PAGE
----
Diet and cancer

Auteur(s) :
Divisi D., Di Tommaso S., Salvemini S., Garramone M., Crisci R.
Date :
Août, 2006
Source(s) :
ACTA BIOMED. #77:2 p118-23
Adresse :
Department of Thoracic Surgery, University of L'Aquila, G. Mazzini Hospital, Teramo, Italy. duilio.divisi@virgilio.it

Sommaire de l'article

The aim of our study is to evaluate the relationship between diet and cancer development. It has been estimated that 30-40% of all kinds of cancer can be prevented with a healthy lifestyle and dietary measures. A low use of fibres, the intake of red meat and an imbalance of Omega-3 and Omega-6 fats may contribute to increase the risk of cancer. On the other hand, the assumption of lots of fruit and vegetables may lower the risk of cancer. Protective elements in a cancer-preventive diet include selenium, folic acid, vitamin B12, vitamin D, chlorophyll and antioxidants such as carotenoids (alpha-carotene, beta-carotene, lycopene, lutein, cryptoxanthin). Ascorbic acid has limited benefits if taken orally, but it effective through intravenous injection. A supplementary use of oral digestive enzymes and probiotics is also an anticancer dietary measure. A diet drawn up according to the proposed guidelines could decrease the incidence of breast, colon-rectal, prostate and bronchogenic cancer.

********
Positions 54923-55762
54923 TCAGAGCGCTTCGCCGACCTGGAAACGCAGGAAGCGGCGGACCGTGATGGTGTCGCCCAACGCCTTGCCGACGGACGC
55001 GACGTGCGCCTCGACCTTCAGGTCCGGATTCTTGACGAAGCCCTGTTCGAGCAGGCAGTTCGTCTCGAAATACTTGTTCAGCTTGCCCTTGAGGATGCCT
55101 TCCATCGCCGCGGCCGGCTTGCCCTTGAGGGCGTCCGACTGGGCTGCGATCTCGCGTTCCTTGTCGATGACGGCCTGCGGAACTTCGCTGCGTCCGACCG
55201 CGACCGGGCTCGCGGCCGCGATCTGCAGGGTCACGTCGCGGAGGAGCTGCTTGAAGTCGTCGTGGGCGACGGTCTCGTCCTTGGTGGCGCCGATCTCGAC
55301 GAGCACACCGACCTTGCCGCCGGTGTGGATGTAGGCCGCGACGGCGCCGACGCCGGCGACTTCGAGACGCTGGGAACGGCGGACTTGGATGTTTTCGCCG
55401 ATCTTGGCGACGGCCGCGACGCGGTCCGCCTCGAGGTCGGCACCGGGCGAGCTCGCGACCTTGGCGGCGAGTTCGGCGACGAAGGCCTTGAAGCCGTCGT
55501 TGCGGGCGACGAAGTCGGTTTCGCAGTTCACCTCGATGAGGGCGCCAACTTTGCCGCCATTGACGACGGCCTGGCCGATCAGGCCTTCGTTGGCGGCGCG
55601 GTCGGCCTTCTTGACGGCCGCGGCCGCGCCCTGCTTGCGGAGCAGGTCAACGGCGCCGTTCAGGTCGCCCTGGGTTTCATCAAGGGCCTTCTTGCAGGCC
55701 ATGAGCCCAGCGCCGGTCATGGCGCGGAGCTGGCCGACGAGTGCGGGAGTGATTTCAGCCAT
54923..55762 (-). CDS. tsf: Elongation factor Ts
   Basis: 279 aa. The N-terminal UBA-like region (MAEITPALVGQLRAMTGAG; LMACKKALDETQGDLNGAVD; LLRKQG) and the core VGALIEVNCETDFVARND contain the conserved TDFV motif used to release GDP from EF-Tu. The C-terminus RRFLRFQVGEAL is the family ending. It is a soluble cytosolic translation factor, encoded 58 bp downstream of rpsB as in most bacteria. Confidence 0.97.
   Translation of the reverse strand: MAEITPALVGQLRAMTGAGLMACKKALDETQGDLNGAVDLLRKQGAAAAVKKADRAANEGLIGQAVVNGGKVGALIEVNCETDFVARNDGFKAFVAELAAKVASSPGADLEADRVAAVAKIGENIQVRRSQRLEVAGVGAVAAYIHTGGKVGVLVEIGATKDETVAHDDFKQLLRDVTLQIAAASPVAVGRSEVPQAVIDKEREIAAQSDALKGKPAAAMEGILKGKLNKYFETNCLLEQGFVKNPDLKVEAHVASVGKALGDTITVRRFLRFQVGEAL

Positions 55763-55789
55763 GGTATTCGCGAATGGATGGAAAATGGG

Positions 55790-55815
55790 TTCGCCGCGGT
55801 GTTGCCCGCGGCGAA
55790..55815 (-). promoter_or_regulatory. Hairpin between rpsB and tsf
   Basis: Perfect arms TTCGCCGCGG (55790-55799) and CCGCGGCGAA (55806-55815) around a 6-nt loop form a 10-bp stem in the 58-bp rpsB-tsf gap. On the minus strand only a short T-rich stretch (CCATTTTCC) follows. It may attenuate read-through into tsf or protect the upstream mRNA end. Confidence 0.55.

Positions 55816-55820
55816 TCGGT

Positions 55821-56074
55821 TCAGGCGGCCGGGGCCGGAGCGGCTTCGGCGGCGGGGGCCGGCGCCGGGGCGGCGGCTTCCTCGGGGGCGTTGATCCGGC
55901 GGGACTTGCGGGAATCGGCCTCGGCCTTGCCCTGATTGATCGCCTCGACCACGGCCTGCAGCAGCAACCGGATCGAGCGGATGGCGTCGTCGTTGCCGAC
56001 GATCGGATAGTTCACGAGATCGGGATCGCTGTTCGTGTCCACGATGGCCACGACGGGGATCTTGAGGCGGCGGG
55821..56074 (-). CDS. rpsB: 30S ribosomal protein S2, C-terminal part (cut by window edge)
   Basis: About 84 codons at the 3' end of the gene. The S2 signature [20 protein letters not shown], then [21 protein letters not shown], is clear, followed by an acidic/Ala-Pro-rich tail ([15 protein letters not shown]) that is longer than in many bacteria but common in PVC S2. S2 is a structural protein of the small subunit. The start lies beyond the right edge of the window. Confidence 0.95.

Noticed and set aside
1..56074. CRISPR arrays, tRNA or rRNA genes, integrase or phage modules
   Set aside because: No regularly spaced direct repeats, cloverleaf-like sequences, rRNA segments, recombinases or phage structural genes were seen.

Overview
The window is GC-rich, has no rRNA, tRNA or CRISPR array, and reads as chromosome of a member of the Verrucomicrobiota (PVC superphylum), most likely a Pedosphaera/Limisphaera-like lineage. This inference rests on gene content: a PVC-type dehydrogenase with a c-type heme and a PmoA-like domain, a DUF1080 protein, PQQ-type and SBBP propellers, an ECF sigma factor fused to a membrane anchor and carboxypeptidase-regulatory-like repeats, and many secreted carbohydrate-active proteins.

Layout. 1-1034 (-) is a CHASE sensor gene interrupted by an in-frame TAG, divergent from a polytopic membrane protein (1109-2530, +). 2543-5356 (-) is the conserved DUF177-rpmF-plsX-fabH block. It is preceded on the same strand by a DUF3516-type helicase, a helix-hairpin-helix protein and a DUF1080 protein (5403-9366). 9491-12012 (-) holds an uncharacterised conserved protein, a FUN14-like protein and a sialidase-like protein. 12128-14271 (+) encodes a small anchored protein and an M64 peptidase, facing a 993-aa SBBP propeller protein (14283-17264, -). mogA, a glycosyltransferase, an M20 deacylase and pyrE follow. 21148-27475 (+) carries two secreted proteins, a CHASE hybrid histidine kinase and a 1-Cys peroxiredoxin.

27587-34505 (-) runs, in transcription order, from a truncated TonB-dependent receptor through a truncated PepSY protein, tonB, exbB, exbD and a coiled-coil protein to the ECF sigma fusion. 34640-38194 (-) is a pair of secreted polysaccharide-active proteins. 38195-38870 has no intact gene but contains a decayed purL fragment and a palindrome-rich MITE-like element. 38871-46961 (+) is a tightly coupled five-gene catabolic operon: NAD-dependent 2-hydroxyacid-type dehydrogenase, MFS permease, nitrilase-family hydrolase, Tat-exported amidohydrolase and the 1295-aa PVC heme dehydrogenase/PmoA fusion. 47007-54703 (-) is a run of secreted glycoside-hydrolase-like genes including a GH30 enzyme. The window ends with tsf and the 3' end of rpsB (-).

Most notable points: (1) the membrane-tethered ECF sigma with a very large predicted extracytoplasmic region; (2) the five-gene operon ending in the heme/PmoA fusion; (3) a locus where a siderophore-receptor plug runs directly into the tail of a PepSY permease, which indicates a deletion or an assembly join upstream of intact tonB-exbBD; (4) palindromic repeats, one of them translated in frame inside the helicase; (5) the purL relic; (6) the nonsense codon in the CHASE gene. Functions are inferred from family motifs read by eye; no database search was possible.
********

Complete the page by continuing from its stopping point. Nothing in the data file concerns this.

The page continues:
PMID: 17172193 [PubMed – indexed for MEDLINE]

Source : Pubmed
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